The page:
Practice peace—change your world
In the same way that it is reputed that “no one ever got fired for buying IBM,” I suspect no one ever got fired for agreeing with McKinsey. I’m a bit contrary. In all my years in IT, I never bought IBM, and for quite a while now, I’ve been screaming “no!” whenever I see the phrase popularized by McKinsey: “The War for Talent”
For a start, I have a problem with the whole war metaphor. I was amused once to read about the “foot soldiers in the battle for peace.” There’s something ironic in that, and in today’s interconnected world, the war metaphor is not helpful.
Organizations that formerly perceived others as “competitors” have had to learn to collaborate. For example, large construction projects may work with more than one firm that might, originally, have been bidding for the contract that the now lead contractor won. They need to collaborate.
Today, more people are working independently as consultants and, through the associate model, supplying their skills to different organizations. The chances are those organizations are competitors, but they’ll benefit from sharing the skills of that consultant. With appropriate levels of confidentiality, that consultant will be better as a result of having worked for your competitor and vice versa.
If we see our talented people as a commodity to fight over, it creates a mindset that, while possibly successful in the short term, does long-term damage.
Just because we live and work in a VUCA World doesn’t mean that it has to become a battlefield. Indeed, you might argue that the war for talent increases the uncertainty and volatility. It’s time for peace. But what might that look like? It certainly looks like an organization that coaches and mentors all its people; where conversations are stretching and challenging without being confrontational; where moving to new projects is seen as an opportunity; and where, despite all the challenges, people feel valued and recognized for their contribution, not overlooked and displaced.
I’ve managed a lot of teams in my time, and of course, I’ve had my favorites. The individuals who make the biggest contribution to the team’s success, by extension, make me look good. So naturally, I value them. The important thing, though, is how I manage things when either they want to move on or the organization has another project, where I believe their individual or team contribution would be sorely needed.
I hope that I develop and encourage people to move on at the right time; the point where the individual feels it’s time to move on is usually too late. Managers are in a better position to notice when a team member is getting bored and their performance is dropping off. I saw part of my role to work out the best point in the arc of performance to start to have the conversation with them about their next role. But if I missed this and they came to me wanting to move on, then it is in everybody’s interests to facilitate that willingly and enthusiastically and make it happen as quickly as possible.
If that person leaves my team resentful because I was dragging my feet over their release, then my reputation as a leader and potentially that of the organization we work in is at risk. If they leave thinking well of me and of the organization, then they will tell good stories about us, and potentially, as they broaden and enhance their skills in other companies, they may well return in a more senior role later. And chances are they will assimilate back in more easily than a brand new hire would.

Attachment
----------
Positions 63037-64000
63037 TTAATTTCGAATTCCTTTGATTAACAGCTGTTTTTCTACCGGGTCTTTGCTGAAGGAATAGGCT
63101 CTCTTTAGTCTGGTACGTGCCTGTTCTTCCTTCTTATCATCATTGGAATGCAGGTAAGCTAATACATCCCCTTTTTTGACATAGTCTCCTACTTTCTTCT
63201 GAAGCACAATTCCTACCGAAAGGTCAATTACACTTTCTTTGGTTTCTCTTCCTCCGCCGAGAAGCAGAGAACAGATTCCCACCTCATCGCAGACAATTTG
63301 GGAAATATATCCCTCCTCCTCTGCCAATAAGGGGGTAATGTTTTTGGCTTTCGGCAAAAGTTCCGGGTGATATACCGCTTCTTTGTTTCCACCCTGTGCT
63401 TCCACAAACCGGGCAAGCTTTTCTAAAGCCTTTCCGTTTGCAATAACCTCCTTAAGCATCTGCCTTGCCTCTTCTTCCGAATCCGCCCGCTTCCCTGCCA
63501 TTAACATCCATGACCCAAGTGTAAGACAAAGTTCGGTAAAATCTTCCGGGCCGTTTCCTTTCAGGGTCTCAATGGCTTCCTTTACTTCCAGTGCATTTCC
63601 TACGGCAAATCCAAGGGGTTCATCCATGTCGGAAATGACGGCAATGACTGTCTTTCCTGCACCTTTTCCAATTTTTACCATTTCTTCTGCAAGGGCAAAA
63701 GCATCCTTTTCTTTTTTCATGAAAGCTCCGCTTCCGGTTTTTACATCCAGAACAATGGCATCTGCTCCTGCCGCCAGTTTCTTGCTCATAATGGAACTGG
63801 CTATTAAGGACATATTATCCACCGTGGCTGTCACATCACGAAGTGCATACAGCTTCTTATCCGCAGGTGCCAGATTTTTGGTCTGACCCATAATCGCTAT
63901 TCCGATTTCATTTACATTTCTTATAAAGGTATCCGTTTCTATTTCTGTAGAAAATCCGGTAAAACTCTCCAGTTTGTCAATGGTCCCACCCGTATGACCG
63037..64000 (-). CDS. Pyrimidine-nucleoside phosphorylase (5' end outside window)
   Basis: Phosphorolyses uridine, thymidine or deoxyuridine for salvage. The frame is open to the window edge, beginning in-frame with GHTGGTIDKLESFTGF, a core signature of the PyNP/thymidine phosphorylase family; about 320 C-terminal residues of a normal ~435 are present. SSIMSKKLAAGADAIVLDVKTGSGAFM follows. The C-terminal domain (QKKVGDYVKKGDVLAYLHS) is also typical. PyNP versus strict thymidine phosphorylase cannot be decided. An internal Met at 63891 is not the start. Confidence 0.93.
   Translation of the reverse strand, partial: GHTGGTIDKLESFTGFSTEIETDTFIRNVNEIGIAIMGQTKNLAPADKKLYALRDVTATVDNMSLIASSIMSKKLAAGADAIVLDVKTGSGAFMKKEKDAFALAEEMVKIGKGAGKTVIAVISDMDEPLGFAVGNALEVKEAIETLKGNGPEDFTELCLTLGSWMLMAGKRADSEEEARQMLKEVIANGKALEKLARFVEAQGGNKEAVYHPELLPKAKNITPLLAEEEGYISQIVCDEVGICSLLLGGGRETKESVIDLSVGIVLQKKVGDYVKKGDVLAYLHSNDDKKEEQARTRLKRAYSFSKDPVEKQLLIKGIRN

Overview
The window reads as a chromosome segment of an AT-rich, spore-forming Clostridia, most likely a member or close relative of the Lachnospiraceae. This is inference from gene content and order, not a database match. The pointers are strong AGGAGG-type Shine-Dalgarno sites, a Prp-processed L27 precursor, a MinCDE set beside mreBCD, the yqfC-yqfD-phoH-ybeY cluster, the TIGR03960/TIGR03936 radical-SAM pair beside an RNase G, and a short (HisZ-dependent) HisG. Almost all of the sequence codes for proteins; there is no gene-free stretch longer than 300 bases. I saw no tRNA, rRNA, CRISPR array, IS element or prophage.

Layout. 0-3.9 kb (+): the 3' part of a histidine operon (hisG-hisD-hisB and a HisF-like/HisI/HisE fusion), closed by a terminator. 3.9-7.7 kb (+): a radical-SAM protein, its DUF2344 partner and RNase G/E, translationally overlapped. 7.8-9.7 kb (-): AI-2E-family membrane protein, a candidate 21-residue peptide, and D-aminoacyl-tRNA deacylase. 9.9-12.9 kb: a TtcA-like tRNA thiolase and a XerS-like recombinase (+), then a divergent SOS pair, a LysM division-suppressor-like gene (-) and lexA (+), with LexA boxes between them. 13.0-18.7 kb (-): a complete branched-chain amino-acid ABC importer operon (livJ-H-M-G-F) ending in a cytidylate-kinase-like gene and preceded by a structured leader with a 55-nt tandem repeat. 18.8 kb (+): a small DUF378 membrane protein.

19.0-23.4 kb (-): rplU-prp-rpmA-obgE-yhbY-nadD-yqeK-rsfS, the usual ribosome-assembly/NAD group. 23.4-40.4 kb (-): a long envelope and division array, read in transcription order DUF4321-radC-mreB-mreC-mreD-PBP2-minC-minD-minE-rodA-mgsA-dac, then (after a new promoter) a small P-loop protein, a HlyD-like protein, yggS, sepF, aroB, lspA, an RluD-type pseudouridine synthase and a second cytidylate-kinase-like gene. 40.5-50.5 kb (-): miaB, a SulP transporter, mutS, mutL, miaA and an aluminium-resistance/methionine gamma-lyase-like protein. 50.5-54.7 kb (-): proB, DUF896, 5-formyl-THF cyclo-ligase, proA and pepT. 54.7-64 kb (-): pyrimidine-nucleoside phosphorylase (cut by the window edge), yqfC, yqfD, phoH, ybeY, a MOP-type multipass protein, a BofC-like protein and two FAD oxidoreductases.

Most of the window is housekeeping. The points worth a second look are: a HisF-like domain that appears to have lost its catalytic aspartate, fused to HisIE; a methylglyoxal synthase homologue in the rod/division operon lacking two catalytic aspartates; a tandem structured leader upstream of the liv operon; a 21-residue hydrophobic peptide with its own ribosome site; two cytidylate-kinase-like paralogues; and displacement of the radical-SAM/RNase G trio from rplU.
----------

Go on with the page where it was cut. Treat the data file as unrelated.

There’s a financial benefit to this approach. In 20101 and 2011,2 two authors highlighted the financial value of promoting from within the existing talent pool in the organization, rather than paying lip service to developing talent and then recruiting expensive and poorly performing outsiders.
How often have you worked in organizations where a new project has come along that requires the brightest and the best to make it a success? The word goes out, and managers offer up someone for the role. All too often, existing managers see this as an opportunity to get rid of the “difficult” or “awkward” members of their team, rather than supporting the new project’s future success. The ideal is to resource these important projects with the best people; if it makes your organization more successful, then it will have a positive impact on everyone.
I worked for a boss once who was so frustrated by the unwillingness of his managers to let their best team members move around that he called us all into a conference room one day. He was standing at the front with two big jars. One contained the names of the key people in the organization. The other contained some vacancies on important projects that we were unable to fill. He started to pull pieces of paper from each jar, matching a random person to random job vacancy. I remember watching this and thinking, “Hmm, they’re going to struggle in that role, but it could be interesting. We should do that.”
I was fully on board with this novel approach, until the name of one of my team was pulled out, when my reaction was, “Are you kidding? They could never do that and anyway I need them!” After “filling” about six vacancies, our boss stopped and told us, of course, he wasn’t going to make those moves happen. But the unsaid subtext was if we didn’t contribute, he might well repeat the exercise for real.
That was probably the point in my own learning when I shifted my own way of thinking. My unconscious bias was so blatantly, and publicly, exposed that I had to acknowledge my own part in the suppression of talent. Another benefit of moving the so-called best people on to new projects is that it gives great opportunities for other people in your organization to shine. You may have missed their talents because they were overshadowed.